Does your dog need to know any tricks before you book a session? NO, absolutely not! It is my job to capture your dog’s true character and personality, so please don’t worry if your dog is a little pocket rocket that happily ignores all your commands. We will still be able to get great photos, portraiting your dog the way he really is. Therefore, please don’t feel that you can only book a photo session if your dog is trained to star in the next Dr Dolittle movie (there’s bound to be a sequel, right?)! I’ve got a very fast camera and lots of patience to guarantee that I catch your dog frolicking about and doing his thing just like he always does.
However, for a more controlled session, the below basic commands are a big help, you don’t need to worry during the session and instead can concentrate on having fun because you just know that your dog can obey and look cute for a second or two, no matter what. It might be a good idea to brush up on these basic commands as soon as you are thinking of booking a session. They also provide you with a great excuse to have fun and bond with your dog or puppy. The below positive training methods require only three ingredients:
- delicious treats (I successfully use Wuffit Mix Lick n Mix during my photo sessions)
- lots of patience
Remember never to punish or shout at your dog – he only wants to get it right and please you. So, are you ready for some action? Here is how you get started.
This is one of the easiest dog obedience commands to teach, so it’s a good one to start with. It is also the most important trick your dog should master to guarantee a relaxed photo session and easily achieve gorgeous portrait shots. If you haven’t practised this command in a while, it might be a great idea to incorporate a little fun training session during your next walks.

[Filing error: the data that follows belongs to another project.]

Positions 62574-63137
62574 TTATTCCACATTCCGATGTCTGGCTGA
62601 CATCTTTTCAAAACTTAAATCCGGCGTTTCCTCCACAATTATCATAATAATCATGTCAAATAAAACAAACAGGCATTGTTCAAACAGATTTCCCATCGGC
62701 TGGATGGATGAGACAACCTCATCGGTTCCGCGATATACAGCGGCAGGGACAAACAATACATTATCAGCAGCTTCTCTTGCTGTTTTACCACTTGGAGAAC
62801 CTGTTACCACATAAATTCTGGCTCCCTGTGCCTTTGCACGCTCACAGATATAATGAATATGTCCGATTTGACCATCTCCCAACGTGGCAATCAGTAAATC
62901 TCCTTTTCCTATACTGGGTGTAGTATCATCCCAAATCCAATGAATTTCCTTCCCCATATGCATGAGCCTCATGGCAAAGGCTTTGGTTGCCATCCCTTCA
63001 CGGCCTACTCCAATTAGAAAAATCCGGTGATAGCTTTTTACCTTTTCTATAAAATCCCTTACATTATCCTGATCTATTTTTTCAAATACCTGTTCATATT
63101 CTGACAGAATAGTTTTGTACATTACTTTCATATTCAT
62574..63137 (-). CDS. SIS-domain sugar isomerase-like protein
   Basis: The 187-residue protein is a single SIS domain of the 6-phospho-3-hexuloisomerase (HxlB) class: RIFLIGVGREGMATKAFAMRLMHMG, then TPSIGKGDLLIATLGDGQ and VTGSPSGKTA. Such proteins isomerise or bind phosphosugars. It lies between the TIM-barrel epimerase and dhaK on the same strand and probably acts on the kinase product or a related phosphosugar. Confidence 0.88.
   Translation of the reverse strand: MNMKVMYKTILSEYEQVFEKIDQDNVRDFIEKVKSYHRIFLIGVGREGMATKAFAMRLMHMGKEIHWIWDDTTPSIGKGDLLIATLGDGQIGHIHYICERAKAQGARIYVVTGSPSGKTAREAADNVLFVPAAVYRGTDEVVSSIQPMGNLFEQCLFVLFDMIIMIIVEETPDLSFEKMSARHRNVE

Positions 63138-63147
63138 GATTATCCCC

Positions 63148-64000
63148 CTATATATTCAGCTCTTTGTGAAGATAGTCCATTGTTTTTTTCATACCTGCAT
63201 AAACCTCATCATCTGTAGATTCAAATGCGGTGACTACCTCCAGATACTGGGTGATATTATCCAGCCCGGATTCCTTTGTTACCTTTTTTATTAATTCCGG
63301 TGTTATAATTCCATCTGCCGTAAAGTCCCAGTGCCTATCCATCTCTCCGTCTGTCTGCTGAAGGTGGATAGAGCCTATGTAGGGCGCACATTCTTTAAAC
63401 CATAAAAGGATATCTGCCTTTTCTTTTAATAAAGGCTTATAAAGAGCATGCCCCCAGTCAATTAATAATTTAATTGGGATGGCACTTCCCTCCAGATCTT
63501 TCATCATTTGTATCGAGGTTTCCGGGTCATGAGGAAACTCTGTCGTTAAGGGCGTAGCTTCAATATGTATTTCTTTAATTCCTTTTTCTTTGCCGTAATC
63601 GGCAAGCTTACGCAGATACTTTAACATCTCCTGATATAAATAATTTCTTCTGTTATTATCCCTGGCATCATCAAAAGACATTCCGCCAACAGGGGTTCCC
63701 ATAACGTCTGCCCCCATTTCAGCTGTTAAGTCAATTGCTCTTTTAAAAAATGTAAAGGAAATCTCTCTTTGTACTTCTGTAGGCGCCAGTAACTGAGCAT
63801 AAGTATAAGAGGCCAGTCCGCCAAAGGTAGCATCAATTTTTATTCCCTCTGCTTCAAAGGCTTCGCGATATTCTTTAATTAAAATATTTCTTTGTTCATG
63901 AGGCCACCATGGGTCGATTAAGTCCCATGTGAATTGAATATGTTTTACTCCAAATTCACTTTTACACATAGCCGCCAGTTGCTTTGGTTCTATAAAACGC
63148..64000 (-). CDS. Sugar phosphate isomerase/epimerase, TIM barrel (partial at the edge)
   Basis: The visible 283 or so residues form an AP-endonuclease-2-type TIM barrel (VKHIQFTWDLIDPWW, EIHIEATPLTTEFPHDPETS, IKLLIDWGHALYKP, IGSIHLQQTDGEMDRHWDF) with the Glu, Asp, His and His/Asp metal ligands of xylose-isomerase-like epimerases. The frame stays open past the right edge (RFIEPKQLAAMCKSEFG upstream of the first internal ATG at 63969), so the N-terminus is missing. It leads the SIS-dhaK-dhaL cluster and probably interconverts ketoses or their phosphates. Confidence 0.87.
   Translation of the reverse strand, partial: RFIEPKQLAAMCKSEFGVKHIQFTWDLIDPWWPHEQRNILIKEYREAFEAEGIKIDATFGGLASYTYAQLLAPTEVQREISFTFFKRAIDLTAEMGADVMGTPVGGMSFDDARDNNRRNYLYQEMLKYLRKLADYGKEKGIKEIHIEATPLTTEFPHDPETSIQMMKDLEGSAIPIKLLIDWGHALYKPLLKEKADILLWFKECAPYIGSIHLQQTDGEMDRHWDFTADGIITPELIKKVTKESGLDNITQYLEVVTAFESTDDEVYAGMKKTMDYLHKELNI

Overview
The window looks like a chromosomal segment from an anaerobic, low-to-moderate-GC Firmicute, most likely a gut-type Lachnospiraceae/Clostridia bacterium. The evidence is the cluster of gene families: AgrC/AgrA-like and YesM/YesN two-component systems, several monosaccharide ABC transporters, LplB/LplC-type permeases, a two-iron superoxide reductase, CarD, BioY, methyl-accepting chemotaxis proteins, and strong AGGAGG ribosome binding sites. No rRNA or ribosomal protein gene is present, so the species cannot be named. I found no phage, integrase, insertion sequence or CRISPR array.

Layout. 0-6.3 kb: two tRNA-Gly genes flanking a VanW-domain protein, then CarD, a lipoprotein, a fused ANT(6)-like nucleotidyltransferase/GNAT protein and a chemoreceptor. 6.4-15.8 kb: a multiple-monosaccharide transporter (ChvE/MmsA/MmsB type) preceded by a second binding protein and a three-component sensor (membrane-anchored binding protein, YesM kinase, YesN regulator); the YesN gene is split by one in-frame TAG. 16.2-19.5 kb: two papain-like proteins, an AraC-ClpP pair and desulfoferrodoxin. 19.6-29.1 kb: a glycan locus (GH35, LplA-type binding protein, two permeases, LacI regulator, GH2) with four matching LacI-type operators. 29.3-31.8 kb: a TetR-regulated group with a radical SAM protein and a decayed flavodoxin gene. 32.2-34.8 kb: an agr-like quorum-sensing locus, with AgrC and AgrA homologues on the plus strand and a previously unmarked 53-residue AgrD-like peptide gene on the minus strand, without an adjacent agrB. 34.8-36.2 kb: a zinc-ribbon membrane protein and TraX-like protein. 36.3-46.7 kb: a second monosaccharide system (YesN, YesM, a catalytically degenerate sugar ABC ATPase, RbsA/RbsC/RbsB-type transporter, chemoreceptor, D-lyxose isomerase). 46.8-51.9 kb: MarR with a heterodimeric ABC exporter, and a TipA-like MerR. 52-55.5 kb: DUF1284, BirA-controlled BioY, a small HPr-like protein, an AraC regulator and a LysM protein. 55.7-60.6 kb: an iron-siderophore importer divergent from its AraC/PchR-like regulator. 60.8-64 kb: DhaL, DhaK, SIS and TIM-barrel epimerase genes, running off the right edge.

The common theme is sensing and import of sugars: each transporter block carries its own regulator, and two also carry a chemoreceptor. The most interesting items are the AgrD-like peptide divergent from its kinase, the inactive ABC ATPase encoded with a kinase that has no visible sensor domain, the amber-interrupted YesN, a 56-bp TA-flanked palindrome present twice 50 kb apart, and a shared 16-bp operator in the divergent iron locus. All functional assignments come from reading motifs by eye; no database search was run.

Hold a treat close to your dog’s nose.
Move your hand up and behind his eyes, allowing his head to follow the treat and causing his bottom to lower.
Once he’s in sitting position, say “Sit,” give him the treat, and give praise and affection.
Repeat this sequence a few times every day until your dog masters it perfectly. Then ask your dog to sit before mealtime, when leaving for walks, and during other situations where you’d like him to be calm and seated.
Before attempting this one, make sure your dog is an expert at the “Sit” command. If your dog masters this pose, it gives me time to come closer and catch his best side. It’s a fantastic trick to have up your dog’s paw for when I find a picturesque photo spot where the light is just perfect and your dog is able to remain in this position for a little while for me to get the shot.
First, ask your dog to “Sit.”
Then open the palm of your hand in front of you, and say “Stay.”
Take a few steps back. Reward him with a treat and affection if he stays.
Gradually increase the number of steps you take before giving the treat.
Always reward your dog for staying put — even if it’s just for a few seconds.
This is a challenging exercise in self-control for your dog, so don’t be discouraged if it takes a while to master, particularly for puppies and high-energy dogs. After all, they want to be on the move and not just sitting there waiting and looking cute.